Install Nginx PHP MySQL WordPress and Comodo SSL on Ubuntu 22.04

Ubuntu Server, WordPress 9 Comments

Install Nginx PHP MySQL WordPress and Comodo SSL on Ubuntu 22.04

Introduction – Install Nginx PHP MySQL on Ubuntu 22.04

“LEMP” stack is a very popular word nowadays and it just means – Linux (Ubuntu comes under this), pronounced as engine-x, hence the E in the acronym NGNIX, MySQL, and PHP.  All of these are open-source software and are installed together in order to enable a web server to host PHP-based web applications and dynamic websites (based on WordPress CMS etc).

By the end of this tutorial, you’ll be able to set up a LEMP stack on an Ubuntu 22.04 machine.

If you don’t have an Ubuntu machine, you can try DigitalOcean to get a machine (or VPS), popularly known as DROPLET in the DigitalOcean community. Signup DigitalOcean using this link and get $100 worth of credits for FREE.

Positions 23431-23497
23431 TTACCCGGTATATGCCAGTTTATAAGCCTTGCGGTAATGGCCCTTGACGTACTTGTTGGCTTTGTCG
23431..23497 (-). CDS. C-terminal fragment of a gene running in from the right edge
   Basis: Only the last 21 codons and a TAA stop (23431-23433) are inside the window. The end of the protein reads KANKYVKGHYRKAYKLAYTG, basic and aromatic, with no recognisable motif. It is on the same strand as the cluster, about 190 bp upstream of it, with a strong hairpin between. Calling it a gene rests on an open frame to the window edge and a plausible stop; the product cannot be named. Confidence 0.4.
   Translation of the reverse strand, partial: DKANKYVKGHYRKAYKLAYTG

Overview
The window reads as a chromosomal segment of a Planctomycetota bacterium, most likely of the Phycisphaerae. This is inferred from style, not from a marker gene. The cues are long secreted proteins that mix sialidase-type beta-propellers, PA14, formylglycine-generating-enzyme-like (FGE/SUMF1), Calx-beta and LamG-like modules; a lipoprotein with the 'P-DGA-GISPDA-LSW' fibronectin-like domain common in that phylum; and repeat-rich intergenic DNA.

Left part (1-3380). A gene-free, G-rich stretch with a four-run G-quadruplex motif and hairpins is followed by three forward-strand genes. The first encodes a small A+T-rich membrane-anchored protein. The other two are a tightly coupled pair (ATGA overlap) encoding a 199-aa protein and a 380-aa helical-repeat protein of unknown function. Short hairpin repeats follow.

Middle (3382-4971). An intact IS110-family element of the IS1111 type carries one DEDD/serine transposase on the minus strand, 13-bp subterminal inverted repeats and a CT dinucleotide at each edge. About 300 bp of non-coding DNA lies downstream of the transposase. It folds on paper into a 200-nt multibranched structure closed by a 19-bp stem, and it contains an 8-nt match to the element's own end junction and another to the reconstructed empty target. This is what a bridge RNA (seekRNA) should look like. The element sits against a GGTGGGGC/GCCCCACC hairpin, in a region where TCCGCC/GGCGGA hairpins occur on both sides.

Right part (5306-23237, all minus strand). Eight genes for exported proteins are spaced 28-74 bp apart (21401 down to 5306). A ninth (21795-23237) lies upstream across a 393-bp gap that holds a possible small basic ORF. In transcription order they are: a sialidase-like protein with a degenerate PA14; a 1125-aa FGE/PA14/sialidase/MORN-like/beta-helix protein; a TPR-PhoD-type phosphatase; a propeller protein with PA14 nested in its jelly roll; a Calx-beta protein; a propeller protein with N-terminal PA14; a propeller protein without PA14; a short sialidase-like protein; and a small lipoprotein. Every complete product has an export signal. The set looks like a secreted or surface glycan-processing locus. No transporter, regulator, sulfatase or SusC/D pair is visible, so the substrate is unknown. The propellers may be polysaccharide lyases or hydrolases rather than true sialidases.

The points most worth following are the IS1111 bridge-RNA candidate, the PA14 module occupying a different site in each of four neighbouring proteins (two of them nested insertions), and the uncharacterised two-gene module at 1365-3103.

In order to complete this tutorial, you have to have an Ubuntu 22.04 server with a  sudo-enabled user account.

Step 1 — Installing Apache and Updating the Firewall

The Apache web server is popularly used, well documented, and has an active community of users.
We will start by updating the package manager cache of our Ubuntu system.

sudo apt-get update

After this, we’ll install Apache by running the following command in our terminal:

sudo apt-get install nginx

Please confirm Apache’s installation by pressing Y, then ENTER.

After this is done, we need to adjust the firewall settings by running the following commands:

sudo ufw app list
sudo ufw allow in "Nginx HTTP" 
sudo ufw allow in "Nginx HTTPS"


Explaining these commands in detail doesn’t make much sense here. If you’re interested, please use Google search. 🙂